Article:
Ed Sullivan first haunted by Beatlemania on Halloween 1963 at Heathrow Airport

Legendary American television host Ed Sullivan was haunted by an apparition he encountered for the first time at Heathrow Airport on Halloween in 1963.

The pop culture poltergeist he witnessed that day in London would soon invade America — and leave in its wake a nation of hysterical screaming teenagers. 

It was called Beatlemania. 

The music world has never been the same. 

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The Beatles had just returned from a tour of Sweden on Oct. 31, 1963, and received a raucous welcome home from fans in Britain, where they already dominated the charts. 

Sullivan just happened to be at Heathrow that day with his wife, awaiting a flight to New York City. 

“The noise [that the Beatles fans] made was the sound of the future,” former Rolling Stones manager Andrew Loog Oldham wrote in his 2001 book, “Stoned: A Memoir of London in the 1960s.”

American TV host Ed Sullivan smiles while standing with the Beatles on the set of his television variety series, New York, Feb. 9, 1964. Left to right: Ringo Starr, George Harrison, Sullivan, John Lennon, Paul McCartney.
(Photo by Express Newspapers/Getty Images)

“Even though I hadn’t seen the world, I heard the whole world screaming. I didn’t see it — I heard and felt it.”

Sullivan apparently heard and felt the same sound of the future — unparalleled in pop culture history. 

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The American television host was no stranger to teen-idol pandemonium. His Sunday night variety show debuted in 1948 — it ran until 1971 — and already had a long history of making stars out of up-and-coming performers. 

Dean Martin, Jerry Lewis and Elvis Presley were among those who received national acclaim on “The Ed Sullivan Show.”

Screaming Beatles fans at Heathrow Airport in London in Sept. 1964. 

Screaming Beatles fans at Heathrow Airport in London in Sept. 1964. 
(Photo by Daily Express/Hulton Archive/Getty Images)

Yet the frenzy surrounding the Beatles that Halloween was so overwhelming it instantly caught Sullivan’s ear — and unleashed the chain of events that brought the Beatles to America and launched the wider phenomenon of the British Invasion.

The Beatles in 1963 placed five songs in the U.K.’s Top 20, including three No. 1 hits. They had played live for the Royal Family and were routinely seen on British TV — and their debut album “Please Please Me” spent much of 1963 atop the British charts. 

The Beatles in 1963 placed five songs in the U.K.’s Top 20 … but were largely unknown in the U.S.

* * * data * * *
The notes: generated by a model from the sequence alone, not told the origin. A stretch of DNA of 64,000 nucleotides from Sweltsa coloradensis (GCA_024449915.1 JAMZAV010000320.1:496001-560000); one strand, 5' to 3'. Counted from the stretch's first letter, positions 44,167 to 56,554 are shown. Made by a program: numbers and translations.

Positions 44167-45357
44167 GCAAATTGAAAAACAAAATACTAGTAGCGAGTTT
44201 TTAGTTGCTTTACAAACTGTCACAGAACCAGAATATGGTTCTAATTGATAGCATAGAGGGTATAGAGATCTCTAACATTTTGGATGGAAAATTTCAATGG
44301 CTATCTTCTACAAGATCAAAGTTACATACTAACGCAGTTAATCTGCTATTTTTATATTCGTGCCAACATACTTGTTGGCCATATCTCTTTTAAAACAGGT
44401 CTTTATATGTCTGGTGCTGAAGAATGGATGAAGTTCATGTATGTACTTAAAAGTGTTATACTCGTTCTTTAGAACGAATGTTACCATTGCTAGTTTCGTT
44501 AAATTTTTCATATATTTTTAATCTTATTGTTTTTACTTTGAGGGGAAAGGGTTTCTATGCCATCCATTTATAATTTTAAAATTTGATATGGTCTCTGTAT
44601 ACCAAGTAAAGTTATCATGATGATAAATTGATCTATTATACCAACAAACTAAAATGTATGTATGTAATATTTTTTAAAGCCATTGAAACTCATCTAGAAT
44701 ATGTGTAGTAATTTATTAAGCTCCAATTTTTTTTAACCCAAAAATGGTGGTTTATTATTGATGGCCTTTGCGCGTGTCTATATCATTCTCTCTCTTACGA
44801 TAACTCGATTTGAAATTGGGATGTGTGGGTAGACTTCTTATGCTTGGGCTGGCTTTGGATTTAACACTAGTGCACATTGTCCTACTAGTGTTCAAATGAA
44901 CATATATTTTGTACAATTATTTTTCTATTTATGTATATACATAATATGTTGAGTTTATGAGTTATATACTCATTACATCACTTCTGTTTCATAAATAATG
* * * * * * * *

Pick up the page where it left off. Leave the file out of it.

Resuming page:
But the Fab Four were still largely unknown in the United States when America’s most influential star-maker witnessed the hysteria at Heathrow.  

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“After seeing the Beatles’ reception on October 31, 1963, at the airport, Ed had interest in booking the Beatles,” wrote EdSullivan.com. 

“On November 5, 1963 [Beatles manager Brian] Epstein flew to New York and [friend Peter] Pritchard contacted Sullivan. Epstein met Sullivan at the Delmonico Hotel on Nov. 11 and the deal was done on a handshake,” the same source noted.

Photo of the Beatles — left to right, Paul McCartney, John Lennon, Ringo Starr and George Harrison — as they left Heathrow Airport for a final tour of the USA with cheering crowds seen everywhere. 

Photo of the Beatles — left to right, Paul McCartney, John Lennon, Ringo Starr and George Harrison — as they left Heathrow Airport for a final tour of the USA with cheering crowds seen everywhere. 
(Photo by Cummings Archives/Redferns)

The Beatles made their first of three appearances on “The Ed Sullivan Show” on Feb. 9, 1964 — widely considered a landmark moment in global pop-culture history. 

Some 73 million Americans watched that first appearance. 

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“The television rating was a record-setting 45.3, meaning that 45.3 of households with televisions were watching,” EdSullivan.com noted. 

“Ed Sullivan met [Beatles manager] Brian Epstein in New York on Nov. 11 and the deal was done on a handshake.”

The appearance reignited America’s interest in its native new music art form, rock ‘n’ roll. 

“By early 1964, in fact, America had mostly left rock & roll behind,” wrote Rolling Stone Magazine in a 2014 chronicle of the Heathrow encounter.

“Buddy Holly had died, Jerry Lee Lewis and Chuck Berry had been blacklisted, Elvis had joined the Army, and pioneering rock DJ Alan Freed had been booted off the air — all these events neutered rock’s early spirit and hindered its future.”

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That spirit of rock ‘n’ roll rose again at Heathrow Airport on Halloween 1963. 

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